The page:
Section 4 - Innovation That Ensures Safety, Minimizes Maintenance, and Lowers Operating Costs
The need for effective waste management is not going away. Besides the obvious economic advantages, related to the use of waste management dryers, the market conditions and our communities demand that such technology continues to be deployed. Given these drivers, it is up to the industry and the original equipment manufacturers to demand and design technology that is safe to use and economical to operate. Elgin Separation Solutions keenly understands the expectations of the market and has been diligently working to implement enhancements to its line of vertical cuttings dryers that can not only ensure safety, but also significantly reduce the typical complications experienced with belt-driven systems. How do you improve a belt-driven dryer?
Though there are a number of new belt technologies, belt-tensioning systems, and static-dissipation systems available in the market, none of these options improve the “operator experience.” These systems require constant maintenance and the exhausting effort required to periodically replace belts. Given these facts, Elgin Separation Solutions has designed a new direct drive dryer that completely eliminates the use of belts or the need to enter the body of the dryer for maintenance.
Elgin’s new patent-pending direct drive vertical cuttings dryers incorporate a proprietary assembly that includes an alignment compensating drive shaft, greased-for-life 90 degree torque inverter, and the industry’s most durable and field-proven gear-box drive system. Not only does this technology eliminate the need to enter the dryer to service and maintain drive belts, but it provides guaranteed Class I – Division 1 and Class I – Division 2 compliant drive system. No other dryer available in the market can make those same claims.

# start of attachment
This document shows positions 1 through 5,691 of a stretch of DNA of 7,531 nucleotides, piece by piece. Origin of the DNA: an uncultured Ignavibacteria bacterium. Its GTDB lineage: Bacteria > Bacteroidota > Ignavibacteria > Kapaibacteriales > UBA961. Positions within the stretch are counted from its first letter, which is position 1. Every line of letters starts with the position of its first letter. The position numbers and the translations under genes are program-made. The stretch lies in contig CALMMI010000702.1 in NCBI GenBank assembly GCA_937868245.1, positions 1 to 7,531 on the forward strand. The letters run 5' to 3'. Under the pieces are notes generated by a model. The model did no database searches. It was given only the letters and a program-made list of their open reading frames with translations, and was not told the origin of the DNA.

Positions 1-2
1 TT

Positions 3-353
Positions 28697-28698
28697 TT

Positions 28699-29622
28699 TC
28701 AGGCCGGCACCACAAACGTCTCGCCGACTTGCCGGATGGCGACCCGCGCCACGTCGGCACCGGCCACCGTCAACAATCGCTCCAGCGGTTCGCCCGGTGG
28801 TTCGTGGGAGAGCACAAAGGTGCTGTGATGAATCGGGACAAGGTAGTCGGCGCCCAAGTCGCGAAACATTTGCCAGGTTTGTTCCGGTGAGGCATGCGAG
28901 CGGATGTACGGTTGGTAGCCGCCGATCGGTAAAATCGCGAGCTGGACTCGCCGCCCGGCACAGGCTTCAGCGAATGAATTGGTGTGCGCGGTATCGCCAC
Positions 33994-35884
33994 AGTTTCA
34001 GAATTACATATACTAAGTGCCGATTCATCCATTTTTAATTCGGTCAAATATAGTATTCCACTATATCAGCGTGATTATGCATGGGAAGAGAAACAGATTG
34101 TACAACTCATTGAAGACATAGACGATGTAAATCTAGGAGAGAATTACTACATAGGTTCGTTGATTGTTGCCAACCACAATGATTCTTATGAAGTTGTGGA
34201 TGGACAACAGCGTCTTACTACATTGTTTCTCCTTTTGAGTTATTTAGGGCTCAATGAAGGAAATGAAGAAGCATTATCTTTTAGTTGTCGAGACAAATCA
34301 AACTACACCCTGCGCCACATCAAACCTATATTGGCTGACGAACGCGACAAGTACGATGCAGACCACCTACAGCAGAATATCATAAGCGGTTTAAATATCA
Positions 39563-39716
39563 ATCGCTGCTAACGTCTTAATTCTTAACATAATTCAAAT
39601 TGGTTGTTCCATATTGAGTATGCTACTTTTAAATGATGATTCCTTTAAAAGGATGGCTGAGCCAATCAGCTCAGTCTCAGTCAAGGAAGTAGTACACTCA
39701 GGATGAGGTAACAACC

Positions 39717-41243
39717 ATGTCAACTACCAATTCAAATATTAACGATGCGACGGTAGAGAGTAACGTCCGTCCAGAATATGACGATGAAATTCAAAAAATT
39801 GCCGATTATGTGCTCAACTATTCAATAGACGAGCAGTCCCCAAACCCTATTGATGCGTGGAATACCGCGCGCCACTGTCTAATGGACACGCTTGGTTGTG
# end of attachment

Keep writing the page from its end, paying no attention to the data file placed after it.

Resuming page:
Figure 1: Standard Vertical Cuttings Dryer Belt
Specific to oil, oil mist becomes ignitable whenever it reaches the Lower Explosion Level (LEL), which is approximately 47mg/liter or 13% oil mist / air ratio.
Static electricity is the ignition source in approximately 10% of all chemical fires and explosions.
The US Chemical Safety & Hazard Investigation Board launched a wide ranging study of industrial dust explosions. They found that in the period 1980 to 2005 there were 281 dust fires and explosions in US businesses that caused the deaths of 119 people and injured 718 more. Since the study was undertaken there have been a further 70 dust fires and explosions in the US.
Figure 2: Standard Vertical Cuttings Dryer Belt Tunnel Design
Damage to the belt tunnel and/or missing access doors have not been the only concerns observed by Elgin. Elgin has witnessed other installations in which the continued use of belts, far past the appropriate replacement cycle, were being used, and has even observed the use of replacement belts that were not ISO 9563 certified.
Figure 2: Elgin Patent-Pending Direct Drive Technology
Beyond the core compliance benefits and reduced maintenance benefits, Elgin’s Direct Drive Technology yields a number of unique benefits, including:
• The 90 degree torque inverter gear box reduces the power consumption and power transmission efficiency will increase.
• The direct drive gearbox is 99% efficient whereas V-belt sheaves are only 95% efficient, again improving power transmission.
• There will be no over-hung load on the motor bearings, thus extending the life of the motor.
• By eliminating the sheaves and belts, vibration and noise levels will be significantly reduced.
• By eliminating the large belt tunnel and motor mount assembly, the dryer is 160 pounds lighter.